A backstop for partiers.
My son and his friends like to get together at a hut in an old quarry that belongs to one of the guys. Young fellows of drinking age as they are, there is most always alcohol involved. They’re a reasonable bunch, though, so they sleep in the hut, then clean up the mess and drive home the next day.
Most of the parties are during the summer and spring when the weather is good and it is warm outside.
This weekend there’s a “glühwein” party. It is cool though not cold this weekend. Cool enough to make mulled wine a reasonable drink, but not warm enough to sleep in an unheated hut.
One of the fellows has a portable natural gas powered space heater that they’ve used before in the hut.
They’re pretty responsible kids, so they heat up the hut then turn off the heater. That’s worked well in the past.
Still, you hear about folks dying from carbon monoxide poisoning in such huts all the time. Somebody forgets to shut off the heat, or some drunk character turns it back on in the middle of the night. Then something happens and people die from carbon monoxide or the hut explodes because of a gas leak.
My son and his friends are pretty good kids, but we’re talking young people and alcohol - mistakes can and will be made.
Rather than just hope it all goes well, I decided to do something to catch problems before they get critical.
The hut doesn’t belong to me so I can’t just go and put up CO and gas alarms. You can’t leave the alarms in the hut anyway - they aren’t made to be left in cold, damp, dusty places.
Instead, I bought a CO alarm and a natural gas alarm and mounted them on a small stand. They can park it in the hut somewhere out of the way while still sober, and it’ll serve as a backstop in case someone does something stupid after drinking.
The natural gas detector says to put it low to the floor (30 cm or about 1 foot) because natural gas sinks. The carbon monoxide detector says to mount it at breathing height in rooms where you sleep. Since they all sleep on the floor of the hut, that puts the “breathing height” down by the floor as well. That’s a lucky combination - I can put both detectors on one stand, and it can be small.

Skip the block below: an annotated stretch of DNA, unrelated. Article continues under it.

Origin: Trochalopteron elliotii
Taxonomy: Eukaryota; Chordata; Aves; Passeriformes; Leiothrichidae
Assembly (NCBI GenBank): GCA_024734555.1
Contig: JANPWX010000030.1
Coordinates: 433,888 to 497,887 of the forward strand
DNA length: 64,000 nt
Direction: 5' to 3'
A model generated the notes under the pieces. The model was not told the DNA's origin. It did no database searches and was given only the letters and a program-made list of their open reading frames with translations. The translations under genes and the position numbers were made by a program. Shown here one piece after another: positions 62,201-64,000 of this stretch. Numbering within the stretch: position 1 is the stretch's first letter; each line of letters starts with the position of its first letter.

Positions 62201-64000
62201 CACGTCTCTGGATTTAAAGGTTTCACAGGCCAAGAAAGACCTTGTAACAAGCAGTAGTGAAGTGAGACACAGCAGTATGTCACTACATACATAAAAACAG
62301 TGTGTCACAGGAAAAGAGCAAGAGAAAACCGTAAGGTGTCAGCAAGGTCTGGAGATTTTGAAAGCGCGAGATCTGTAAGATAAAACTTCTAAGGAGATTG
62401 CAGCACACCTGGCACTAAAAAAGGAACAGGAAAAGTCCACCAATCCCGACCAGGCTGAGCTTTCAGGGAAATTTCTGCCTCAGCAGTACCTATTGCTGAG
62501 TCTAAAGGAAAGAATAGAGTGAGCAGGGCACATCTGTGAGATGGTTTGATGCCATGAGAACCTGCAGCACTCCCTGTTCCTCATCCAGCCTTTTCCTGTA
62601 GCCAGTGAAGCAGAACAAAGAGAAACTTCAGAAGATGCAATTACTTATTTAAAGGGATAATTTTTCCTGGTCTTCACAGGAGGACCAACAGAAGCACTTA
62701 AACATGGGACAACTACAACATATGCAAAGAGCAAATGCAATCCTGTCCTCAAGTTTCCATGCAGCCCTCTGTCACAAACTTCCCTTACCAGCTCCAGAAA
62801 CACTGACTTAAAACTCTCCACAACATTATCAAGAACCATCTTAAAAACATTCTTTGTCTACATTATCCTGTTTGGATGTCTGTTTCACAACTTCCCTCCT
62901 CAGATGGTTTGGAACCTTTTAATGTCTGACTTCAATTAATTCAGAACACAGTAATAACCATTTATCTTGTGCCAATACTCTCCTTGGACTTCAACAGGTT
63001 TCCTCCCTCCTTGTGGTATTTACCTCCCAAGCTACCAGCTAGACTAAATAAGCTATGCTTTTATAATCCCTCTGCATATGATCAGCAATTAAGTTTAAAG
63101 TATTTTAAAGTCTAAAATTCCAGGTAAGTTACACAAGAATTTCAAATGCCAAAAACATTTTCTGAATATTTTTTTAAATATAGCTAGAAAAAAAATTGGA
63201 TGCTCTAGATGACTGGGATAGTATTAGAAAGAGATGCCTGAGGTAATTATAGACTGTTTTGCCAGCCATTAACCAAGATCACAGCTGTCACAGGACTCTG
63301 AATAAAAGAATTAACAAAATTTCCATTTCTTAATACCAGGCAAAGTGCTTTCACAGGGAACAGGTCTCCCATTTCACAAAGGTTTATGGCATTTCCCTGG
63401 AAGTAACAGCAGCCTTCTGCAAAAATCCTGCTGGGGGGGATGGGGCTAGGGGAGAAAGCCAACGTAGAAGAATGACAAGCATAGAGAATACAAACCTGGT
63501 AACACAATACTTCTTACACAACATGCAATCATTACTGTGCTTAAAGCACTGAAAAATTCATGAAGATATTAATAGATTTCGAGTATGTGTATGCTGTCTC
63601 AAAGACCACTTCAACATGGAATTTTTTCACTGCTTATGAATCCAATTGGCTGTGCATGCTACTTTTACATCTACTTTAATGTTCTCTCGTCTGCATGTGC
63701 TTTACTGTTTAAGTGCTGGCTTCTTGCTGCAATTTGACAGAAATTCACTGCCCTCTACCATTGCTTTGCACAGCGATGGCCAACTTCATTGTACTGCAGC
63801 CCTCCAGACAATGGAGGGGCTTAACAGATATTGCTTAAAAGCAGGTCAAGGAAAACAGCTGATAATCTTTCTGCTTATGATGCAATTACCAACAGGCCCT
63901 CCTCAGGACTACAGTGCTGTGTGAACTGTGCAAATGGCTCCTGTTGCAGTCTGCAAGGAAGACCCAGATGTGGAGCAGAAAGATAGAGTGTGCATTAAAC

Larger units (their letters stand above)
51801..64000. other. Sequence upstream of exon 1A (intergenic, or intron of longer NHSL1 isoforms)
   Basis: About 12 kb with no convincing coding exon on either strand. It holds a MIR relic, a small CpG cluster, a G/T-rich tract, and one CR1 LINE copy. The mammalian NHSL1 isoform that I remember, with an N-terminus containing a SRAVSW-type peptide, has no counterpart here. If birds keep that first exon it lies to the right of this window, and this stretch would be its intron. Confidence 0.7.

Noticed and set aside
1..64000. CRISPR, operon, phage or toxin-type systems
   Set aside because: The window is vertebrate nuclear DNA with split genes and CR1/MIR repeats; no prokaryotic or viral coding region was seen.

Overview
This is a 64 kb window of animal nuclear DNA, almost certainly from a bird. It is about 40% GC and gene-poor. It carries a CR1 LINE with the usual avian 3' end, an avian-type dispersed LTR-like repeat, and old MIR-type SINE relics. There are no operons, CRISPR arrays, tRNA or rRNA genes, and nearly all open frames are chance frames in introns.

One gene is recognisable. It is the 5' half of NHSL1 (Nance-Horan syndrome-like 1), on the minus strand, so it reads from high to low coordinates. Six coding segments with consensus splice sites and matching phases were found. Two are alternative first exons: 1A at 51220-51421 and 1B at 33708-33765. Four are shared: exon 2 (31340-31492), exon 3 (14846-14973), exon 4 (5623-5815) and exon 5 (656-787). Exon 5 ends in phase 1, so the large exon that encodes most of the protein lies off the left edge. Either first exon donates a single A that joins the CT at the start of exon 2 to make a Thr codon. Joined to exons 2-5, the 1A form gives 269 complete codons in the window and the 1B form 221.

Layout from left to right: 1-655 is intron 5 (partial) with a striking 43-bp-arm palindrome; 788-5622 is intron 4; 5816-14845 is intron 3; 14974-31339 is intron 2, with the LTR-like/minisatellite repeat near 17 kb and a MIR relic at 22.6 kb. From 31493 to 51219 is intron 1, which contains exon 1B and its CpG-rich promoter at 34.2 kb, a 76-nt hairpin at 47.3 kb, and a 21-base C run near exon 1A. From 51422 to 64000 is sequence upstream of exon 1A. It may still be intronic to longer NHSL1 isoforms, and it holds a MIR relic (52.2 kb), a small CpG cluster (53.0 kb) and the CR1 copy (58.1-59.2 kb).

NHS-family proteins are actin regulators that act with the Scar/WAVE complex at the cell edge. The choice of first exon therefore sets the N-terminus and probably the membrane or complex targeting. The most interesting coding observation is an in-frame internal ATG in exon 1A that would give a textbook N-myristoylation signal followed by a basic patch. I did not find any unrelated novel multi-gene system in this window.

Here are the parts I gathered to make the “party alarm:”
I bought the alarms at the local hardware store, and picked up the feet while I was at it. The plywood pieces look like I’ve already cut them to shape, but that’s just how I found them in my scrap box. My son made a kind of a dog house thing a couple of years ago, and that half round shape there was the cut out for the “doggy door.”
I have a tendency to use notches to assemble things. The stand is just those two pieces of scrap with notches cut so that they interlock in a cross shape.
|Notched wooden parts|
They fit together like this:
|Fitted wooden parts|
I forgot to make pictures while making the grip. I just drilled a couple of 1 inch holes with a paddle bit then used a jigsaw to cut between the holes.
With the detectors mounted and the stand glued together, it looks like this:
You can see the grip there. It is supposed to be portable, after all.
I didn’t put varnish on it. It’s too cold in the garage right now for the varnish to dry properly before the alarm goes to its first party.
Altogether that’s about 70 dollars worth of alarms, some scrap wood, and a couple of hours fiddling around in the garage.
I think that’s a fair price to pay if it ever beeps once with cause - and if it never beeps at all I’ll be just as happy.